Note that both the initial GCT and the final GCG code for alanine; because of the degenerate coding mentioned above, there are four codes for alanine in the standard genetic code.
Most mRNA has a terminating poly-A tail. This terminal sequence makes it easy to pick out the labeling reactions that are used before hybridization to DNA microarrays, described in section 3.1.
Processing of amino acid chains Once the protein is formed, it has to find the right place to perform its function, whether as a structural protein in the cytoskeleton, or as a cell membrane receptor, or as a hormone that is to be secreted by the cell. There is a complex cellular apparatus that determines this translocation process. One of the determinants of the location and handling of a polypeptide is a portion of the polypeptide called the signal peptide. This header of amino acids is recognized by the translocation machinery and directs the ribosomal-mRNA complex to continue translation in a specific subcellular location, e.g., constructing and inserting a protein into the endoplasmic reticulum for further processing and secretion by the cell. Alternatively, particular proteins may be delivered after translation and chaperones can prevent proper folding until the protein reaches its correct destination.
Transcriptional programs Initiation of the transcription process can be caused by external events or by a programmed event within the cell. For instance, the piezoelectric forces generated in bones through walking can gradually stimulate osteoblastic and osteoclastic transcriptional activity to cause bone remodeling. Similarly, heat shock or stress to the cell can cause rapid change or initiation of the transcriptional program. Additionally, changes in the microenvironment around the cell, such as the appearance of new micro- or macronutrients or the disappearance of these, will cause changes in the transcriptional program. Hormones secreted from distant organs bind to receptors which then directly or indirectly trigger a change in the transcriptional process.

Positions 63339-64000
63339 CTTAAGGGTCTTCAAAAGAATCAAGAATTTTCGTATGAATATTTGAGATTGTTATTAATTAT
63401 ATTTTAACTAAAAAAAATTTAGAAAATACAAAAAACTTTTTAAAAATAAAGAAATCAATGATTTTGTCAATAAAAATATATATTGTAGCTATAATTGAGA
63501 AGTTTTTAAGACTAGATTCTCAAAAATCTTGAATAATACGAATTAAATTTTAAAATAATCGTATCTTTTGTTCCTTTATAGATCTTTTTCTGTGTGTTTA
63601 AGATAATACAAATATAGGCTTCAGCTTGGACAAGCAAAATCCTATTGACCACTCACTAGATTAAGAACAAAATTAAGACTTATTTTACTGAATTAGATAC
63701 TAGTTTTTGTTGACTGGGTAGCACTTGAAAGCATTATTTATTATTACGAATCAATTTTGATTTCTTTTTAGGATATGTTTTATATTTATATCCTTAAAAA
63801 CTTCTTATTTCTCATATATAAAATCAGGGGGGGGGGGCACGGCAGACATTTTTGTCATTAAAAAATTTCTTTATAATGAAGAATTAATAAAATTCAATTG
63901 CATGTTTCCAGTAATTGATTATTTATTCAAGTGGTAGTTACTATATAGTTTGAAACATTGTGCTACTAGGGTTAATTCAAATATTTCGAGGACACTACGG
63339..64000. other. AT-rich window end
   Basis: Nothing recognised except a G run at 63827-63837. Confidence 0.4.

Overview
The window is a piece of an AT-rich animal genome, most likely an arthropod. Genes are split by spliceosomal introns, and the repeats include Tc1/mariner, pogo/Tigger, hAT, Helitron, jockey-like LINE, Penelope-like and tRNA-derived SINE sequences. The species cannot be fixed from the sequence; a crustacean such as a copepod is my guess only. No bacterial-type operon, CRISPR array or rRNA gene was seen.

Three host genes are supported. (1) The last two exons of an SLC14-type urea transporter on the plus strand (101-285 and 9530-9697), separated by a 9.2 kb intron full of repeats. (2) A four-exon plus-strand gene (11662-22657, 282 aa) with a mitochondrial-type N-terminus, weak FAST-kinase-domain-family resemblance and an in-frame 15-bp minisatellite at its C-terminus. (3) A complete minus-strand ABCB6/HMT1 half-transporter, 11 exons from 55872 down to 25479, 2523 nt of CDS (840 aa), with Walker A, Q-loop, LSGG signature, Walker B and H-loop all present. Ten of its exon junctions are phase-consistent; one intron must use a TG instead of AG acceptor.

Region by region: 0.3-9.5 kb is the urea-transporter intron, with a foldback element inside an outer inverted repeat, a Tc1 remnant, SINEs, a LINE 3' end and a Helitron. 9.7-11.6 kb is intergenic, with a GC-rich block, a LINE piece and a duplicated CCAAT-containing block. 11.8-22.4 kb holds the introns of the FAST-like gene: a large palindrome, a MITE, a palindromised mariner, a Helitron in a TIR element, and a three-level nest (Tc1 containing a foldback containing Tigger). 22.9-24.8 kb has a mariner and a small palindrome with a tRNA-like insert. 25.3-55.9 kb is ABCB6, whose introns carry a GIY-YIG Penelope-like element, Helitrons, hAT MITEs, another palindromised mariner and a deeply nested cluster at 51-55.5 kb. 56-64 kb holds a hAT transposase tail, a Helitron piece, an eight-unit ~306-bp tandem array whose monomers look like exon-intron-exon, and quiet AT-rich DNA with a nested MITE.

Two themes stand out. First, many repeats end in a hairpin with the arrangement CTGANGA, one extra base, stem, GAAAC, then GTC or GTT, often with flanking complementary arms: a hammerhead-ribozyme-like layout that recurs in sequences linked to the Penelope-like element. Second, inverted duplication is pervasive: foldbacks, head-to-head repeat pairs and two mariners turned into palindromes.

There are also fully autonomous, internally programmed sequences of transcriptional expression. A classic example of this is the internal pacemaker that has been found with the clock and per genes (see figure 1.8 below) where, in the absence of any external stimuli, there is a recurring periodic pattern of transcriptional activity. Although this rhythmic pattern of transcription can be altered by external stimuli, nonetheless it will continue initiating this pattern of transcription without any additional stimuli.
Figure 1.8: Genetic machinery of the circadian rhythm. Current molecular model of rhythm generation in Drosophila, from . The succession of events (A-F) occur over the course of approximately 24 hours. A, CLOCKBMAL heterodimers bind the per and tim promoters and activate mRNA expression from each locus; CLOCKBMAL may also activate transcription of other circadian-regulated genes (not shown). B, per and tim mRNA are transported to the cytoplasm and translated into PER and TIM protein, respectively. C, Regulation of protein levels occurs by two mechanisms: DBT protein phosphorylates and destabilizes PER, and light destroys TIM. Light during the early subjective night can phase-delay the clock. Small "blobs" indicate degraded proteins. D, PER and TIM levels slowly accumulate during the early subjective night; TIM stabilizes PER and promotes nuclear transport. E, PER and TIM dimers enter the nucleus and inhibit CLOCKBMAL-activated transcription. F, Protein turnover (combined with the lack of new PER and TIM synthesis) leads to derepression of per and tim mRNA expression; the cycle begins again (A). Light during the late subjective night can phase-advance the clock.
Finally, there are pathological internal derangements of the cell which can lead to transcriptional activity. Self-repair or damage-detection programs may be internal to the cell, and can trigger self-destruction (called apoptosis) under certain conditions, such as irreparable DNA damage. As another example, there may be a deletion mutation of a repressor gene causing the gene normally repressed to instead be highly active. There are many clinical instances of such disorders, such as familial male precocious puberty  where puberty starts at infancy due to a mutation in the luteinizing hormone receptor. This receptor normally activates only when luteinizing hormone is bound, but with the mutation present, activation does not require binding.
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